This article was published by The McAlvany Intelligence Advisor on Monday, January 20, 2020: 

The answer was missing last Thursday when Trump celebrated National Religious Freedom Day by confirming and expanding those freedoms for American citizens.

The guidance issued by nine of his executive branch agencies was certainly welcome. It addressed the issue frontally, declaring that there is war against religion in the United States, and that it has, until recently, been going badly for people of faith.

The president said:

From its opening pages, the story of America has been rooted in the truth that all men and women are endowed with the right to follow their conscience, worship freely, and live in accordance with their convictions….


In public schools around the country, authorities are stopping students and teachers from praying, sharing their faith, or following their religious beliefs. It is totally unacceptable.


Tragically, there’s a growing totalitarian impulse on the far left that seeks to punish, restrict, and even prohibit religious expression….


While I’m president … we will not let anyone push God from the public square. We will uphold religious liberty for all.

The flurry of guidance from nine executive agencies not only confirms Americans’ freedom to worship under the First Amendment, but rolls back incursions on that freedom that occurred under previous administrations.

The guidance empowers students who want to pray at school by reaffirming their right to do so, including reading religious materials or praying during non-class periods, organizing prayer groups, and expressing their religious beliefs in their school assignments. It warns state governments not to discriminate against religious organizations and affirms that the granting of federal funds by executive branch agencies likewise will not discriminate against them.

His Education Department’s secretary, Betsy DeVos, expanded on the guidance: “Our actions today will protect the rights of students, teachers, and faith-based institutions. [My] department’s efforts will level the playing field between religious and nonreligious organizations competing for federal grants, as well as protect freedoms on campus and the religious liberty of faith-based institutions.”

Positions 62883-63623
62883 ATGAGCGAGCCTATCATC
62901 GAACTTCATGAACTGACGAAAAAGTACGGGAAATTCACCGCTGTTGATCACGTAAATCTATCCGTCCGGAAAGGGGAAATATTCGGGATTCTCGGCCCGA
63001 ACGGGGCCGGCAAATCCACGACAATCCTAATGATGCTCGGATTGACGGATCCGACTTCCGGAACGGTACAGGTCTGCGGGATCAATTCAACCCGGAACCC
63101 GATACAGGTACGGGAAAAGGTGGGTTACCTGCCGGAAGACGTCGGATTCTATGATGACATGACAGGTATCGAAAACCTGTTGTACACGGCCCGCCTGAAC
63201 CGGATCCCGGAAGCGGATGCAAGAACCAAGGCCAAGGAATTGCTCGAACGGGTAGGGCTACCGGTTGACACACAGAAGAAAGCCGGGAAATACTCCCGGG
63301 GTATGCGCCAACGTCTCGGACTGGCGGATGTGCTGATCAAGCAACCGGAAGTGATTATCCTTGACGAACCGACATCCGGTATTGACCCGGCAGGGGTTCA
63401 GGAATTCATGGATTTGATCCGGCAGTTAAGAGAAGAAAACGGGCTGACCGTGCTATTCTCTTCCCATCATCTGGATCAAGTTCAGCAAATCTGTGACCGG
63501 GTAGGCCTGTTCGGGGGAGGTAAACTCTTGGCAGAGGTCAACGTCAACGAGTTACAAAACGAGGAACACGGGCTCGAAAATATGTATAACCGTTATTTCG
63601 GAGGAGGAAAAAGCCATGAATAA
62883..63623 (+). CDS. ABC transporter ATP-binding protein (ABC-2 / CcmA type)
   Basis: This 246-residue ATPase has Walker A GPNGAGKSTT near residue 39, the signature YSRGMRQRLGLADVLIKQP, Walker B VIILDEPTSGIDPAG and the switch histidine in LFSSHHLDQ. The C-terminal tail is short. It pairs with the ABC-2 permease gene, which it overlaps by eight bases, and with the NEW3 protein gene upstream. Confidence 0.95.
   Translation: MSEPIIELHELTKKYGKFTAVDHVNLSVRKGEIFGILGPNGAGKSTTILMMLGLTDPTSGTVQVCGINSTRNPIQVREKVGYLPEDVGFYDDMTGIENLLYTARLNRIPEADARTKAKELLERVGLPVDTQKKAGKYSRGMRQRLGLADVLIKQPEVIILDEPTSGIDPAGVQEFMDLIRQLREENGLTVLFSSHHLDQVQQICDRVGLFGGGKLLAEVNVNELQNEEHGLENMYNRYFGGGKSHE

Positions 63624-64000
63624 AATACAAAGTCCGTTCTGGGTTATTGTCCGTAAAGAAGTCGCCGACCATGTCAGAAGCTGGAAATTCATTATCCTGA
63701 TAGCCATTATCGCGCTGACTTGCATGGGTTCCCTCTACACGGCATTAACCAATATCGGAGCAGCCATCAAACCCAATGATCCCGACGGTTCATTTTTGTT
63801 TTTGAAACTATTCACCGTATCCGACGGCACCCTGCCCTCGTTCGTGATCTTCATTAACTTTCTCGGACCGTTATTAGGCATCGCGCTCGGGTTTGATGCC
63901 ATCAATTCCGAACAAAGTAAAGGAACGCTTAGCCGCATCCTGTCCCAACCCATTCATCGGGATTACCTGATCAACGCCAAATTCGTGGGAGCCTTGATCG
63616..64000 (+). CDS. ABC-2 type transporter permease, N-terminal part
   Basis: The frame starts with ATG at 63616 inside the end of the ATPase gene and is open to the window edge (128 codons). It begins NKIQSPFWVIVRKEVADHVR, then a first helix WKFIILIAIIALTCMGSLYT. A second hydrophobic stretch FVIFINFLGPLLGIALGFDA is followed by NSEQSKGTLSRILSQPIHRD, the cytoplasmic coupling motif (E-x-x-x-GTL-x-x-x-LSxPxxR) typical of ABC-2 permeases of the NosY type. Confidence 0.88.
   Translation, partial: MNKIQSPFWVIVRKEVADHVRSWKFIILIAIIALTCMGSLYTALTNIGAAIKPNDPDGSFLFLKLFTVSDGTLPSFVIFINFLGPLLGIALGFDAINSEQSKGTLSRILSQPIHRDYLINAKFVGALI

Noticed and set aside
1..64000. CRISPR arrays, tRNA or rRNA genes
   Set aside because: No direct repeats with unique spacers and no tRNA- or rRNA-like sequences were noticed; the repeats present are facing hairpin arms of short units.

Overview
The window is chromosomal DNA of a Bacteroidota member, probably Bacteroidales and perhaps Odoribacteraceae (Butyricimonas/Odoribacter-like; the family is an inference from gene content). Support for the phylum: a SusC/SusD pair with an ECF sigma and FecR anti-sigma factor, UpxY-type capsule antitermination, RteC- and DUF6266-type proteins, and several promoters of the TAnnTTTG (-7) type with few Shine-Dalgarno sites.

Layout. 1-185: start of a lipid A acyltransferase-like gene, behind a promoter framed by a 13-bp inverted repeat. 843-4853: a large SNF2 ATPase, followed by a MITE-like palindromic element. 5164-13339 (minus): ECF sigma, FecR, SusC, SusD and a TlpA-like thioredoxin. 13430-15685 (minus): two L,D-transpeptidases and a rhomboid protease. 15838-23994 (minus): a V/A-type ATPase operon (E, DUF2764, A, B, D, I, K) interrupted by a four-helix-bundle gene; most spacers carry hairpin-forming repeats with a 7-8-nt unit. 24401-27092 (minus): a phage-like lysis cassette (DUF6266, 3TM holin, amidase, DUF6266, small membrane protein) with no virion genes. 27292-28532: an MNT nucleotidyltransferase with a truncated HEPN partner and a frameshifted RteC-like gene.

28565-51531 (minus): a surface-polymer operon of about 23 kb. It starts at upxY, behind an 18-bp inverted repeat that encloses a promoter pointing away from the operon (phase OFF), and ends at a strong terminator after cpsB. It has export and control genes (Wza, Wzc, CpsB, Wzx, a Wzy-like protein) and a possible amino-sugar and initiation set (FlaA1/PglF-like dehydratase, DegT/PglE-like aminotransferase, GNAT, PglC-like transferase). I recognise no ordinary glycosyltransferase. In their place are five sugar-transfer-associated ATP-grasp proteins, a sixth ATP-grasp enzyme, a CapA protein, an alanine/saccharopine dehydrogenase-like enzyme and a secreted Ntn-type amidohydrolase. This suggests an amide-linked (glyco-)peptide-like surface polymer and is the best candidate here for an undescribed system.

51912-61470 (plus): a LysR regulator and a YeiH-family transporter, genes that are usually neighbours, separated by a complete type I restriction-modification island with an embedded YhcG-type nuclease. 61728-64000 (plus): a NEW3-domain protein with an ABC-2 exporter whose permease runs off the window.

Kelly Shackelford, president of the legal nonprofit First Liberty Institute, applauded the guidance: “The religious freedom of America’s public school students and teachers does not stop at the schoolhouse gate. Today’s guidelines affirm that promise.” He added: “We are also grateful to the President for his actions today protecting the rights of Americans by ending religious discrimination by state and federal agencies.”

President Kay C. James celebrated the announcement: “Today’s announcement is a welcome response to a serious national problem. For too long Americans have faced restrictions on their ability to live according to their religious beliefs. Government policies have infringed on the freedom of students, social service providers and other religious organizations to act according to their beliefs in the public square.”

In the guidance on prayer and religious expression in public schools, the relationship between religion and government was explained:

[That] relationship … is governed by the to the Constitution, which the has held both prevents the government from establishing religion and protects privately initiated religious expression and activities from government interference and discrimination….


The has repeatedly held that the requires public school officials to show neither favoritism nor hostility against religious expression such as prayer…. As the Court has explained in several cases, “there is a crucial difference between government speech endorsing religion, which the Establishment Clause forbids, and speech endorsing religion, which the Free Speech and Free Exercise Clauses protect.”

An Obama-era intrusion was rolled back. The rule regarding the equal treatment of faith-based educational organizations ensures that they are now treated equally with non-religious groups, “removing unequal, burdensome regulatory requirements imposed by the Obama administration,” according to the department’s press release.